Biomechanical Analysis of Body Movements of Myoelectric Prosthesis Users During Standardized Clinical Tests

Ivan Vujaklija, Moon Ki Jung, Timothy Hasenoehrl, Aidan D Roche, Agnes Sturma, Silvia Muceli, Richard Crevenna, Oskar C Aszmann, Dario Farina

Research output: Contribution to journalArticlepeer-review

Abstract / Description of output

OBJECTIVE: The objective clinical evaluation of user's capabilities to handle their prosthesis is done using various tests which primarily focus on the task completion speed and do not explicitly account for the potential presence of compensatory motions. Given that the excessive body compensation is a common indicator of inadequate prosthesis control, tests which include subjective observations on the quality of performed motions have been introduced. However, these metrics are then influenced by the examiner's opinions, skills, and training making them harder to standardize across patient pools and compare across different prosthetic technologies. Here we aim to objectively quantify the severity of body compensations present in myoelectric prosthetic hand users and evaluate the extent to which traditional objective clinical scores are still able to capture them.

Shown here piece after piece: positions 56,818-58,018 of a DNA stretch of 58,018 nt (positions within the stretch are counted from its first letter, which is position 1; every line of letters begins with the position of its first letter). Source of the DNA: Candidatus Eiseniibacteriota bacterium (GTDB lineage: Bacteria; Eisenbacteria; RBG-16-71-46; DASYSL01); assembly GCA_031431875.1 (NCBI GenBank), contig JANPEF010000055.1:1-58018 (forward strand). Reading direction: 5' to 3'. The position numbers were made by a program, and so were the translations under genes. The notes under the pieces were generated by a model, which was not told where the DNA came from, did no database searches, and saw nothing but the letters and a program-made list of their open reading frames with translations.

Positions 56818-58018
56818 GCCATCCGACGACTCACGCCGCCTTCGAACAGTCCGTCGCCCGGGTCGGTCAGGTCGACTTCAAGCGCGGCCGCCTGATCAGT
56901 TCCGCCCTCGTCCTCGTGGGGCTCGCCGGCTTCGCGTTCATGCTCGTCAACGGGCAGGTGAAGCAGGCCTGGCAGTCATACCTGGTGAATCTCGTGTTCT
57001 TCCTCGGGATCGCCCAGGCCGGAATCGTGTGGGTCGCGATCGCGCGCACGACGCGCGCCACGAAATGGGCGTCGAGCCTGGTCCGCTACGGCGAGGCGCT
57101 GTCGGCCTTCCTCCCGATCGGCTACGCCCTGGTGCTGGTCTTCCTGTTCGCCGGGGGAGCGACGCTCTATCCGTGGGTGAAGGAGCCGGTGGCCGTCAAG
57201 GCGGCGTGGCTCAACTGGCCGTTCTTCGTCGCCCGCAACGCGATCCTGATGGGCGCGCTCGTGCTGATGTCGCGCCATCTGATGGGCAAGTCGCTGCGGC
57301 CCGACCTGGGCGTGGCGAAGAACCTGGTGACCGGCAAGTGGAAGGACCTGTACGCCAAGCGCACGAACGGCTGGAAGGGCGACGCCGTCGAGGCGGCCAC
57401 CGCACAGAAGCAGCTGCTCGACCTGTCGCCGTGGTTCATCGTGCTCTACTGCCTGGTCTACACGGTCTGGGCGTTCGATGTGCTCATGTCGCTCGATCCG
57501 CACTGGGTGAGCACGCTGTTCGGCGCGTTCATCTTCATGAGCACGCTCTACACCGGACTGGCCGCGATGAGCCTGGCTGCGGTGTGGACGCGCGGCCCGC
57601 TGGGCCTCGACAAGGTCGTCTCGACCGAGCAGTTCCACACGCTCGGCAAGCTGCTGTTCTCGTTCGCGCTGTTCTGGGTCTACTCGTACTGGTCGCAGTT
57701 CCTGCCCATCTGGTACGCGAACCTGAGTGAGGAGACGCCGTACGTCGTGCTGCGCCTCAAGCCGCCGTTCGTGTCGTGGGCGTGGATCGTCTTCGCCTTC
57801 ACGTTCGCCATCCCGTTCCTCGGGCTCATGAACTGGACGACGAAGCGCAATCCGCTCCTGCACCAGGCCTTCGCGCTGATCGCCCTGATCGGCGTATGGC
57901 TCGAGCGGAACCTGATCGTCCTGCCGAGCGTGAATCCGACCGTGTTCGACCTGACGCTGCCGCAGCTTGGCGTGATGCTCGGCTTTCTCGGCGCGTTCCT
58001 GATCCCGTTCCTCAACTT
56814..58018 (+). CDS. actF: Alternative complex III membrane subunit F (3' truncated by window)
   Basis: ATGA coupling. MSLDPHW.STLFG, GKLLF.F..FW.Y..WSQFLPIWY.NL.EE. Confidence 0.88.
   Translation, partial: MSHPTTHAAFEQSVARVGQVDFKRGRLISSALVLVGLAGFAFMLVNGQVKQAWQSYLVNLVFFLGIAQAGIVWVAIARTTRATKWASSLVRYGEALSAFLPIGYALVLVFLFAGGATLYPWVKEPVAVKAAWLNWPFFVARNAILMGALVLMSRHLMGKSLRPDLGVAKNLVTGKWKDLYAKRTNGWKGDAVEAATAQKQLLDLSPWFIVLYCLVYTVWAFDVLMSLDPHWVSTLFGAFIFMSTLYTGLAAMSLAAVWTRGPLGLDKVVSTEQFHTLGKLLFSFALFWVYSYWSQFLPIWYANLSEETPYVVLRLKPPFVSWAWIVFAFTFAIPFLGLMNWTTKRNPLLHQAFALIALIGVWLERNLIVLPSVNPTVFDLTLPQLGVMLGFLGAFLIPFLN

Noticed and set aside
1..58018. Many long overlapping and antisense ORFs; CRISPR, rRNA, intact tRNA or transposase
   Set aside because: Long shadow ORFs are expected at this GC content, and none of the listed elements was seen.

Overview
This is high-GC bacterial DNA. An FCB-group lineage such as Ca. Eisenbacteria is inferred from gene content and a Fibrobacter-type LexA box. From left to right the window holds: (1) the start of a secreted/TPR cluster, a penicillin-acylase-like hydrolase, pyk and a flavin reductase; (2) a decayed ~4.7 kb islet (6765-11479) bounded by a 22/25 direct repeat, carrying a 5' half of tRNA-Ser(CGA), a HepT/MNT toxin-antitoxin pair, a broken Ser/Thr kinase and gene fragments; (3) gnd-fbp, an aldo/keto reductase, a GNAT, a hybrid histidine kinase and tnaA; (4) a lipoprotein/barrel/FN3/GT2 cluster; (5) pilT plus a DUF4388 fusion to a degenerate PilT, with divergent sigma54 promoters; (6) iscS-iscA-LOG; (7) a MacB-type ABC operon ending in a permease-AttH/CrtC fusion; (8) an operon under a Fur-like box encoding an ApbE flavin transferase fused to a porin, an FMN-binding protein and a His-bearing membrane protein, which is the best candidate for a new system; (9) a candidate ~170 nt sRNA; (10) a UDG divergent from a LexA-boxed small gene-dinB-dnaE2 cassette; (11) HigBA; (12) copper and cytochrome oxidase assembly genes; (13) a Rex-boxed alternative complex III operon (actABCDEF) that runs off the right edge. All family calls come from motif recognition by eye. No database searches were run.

METHODS: We have instructed 9 below-elbow prosthesis users and 9 able-bodied participants to complete three established objective clinical tests: Box-and-Blocks-Test, Clothespin-Relocation-Test, and Southampton-Hand-Assessment-Procedure. During all tests, upper-body kinematics has been recorded.

RESULTS: While the analysis showed that there are some correlations between the achieved clinical scores and the individual body segment travel distances and average speeds, there were only weak correlations between the clinical scores and the observed ranges of motion. At the same time, the compensations were observed in all prosthesis users and, for the most part, they were substantial across the tests.

CONCLUSION: The sole reliance on the currently available objective clinical assessment methods seems inadequate as the compensatory movements are prominent in prosthesis users and yet not sufficiently accounted for.

Original languageEnglish
Pages (from-to)789-799
Number of pages11
JournalIEEE Transactions on Biomedical Engineering
Issue number3
Publication statusPublished - 29 Aug 2022

Keywords / Materials (for Non-textual outputs)

  • Humans
  • Artificial Limbs
  • Movement
  • Motion
  • Hand
  • Upper Extremity
  • Prosthesis Design
  • Electromyography
  • Biomechanical Phenomena


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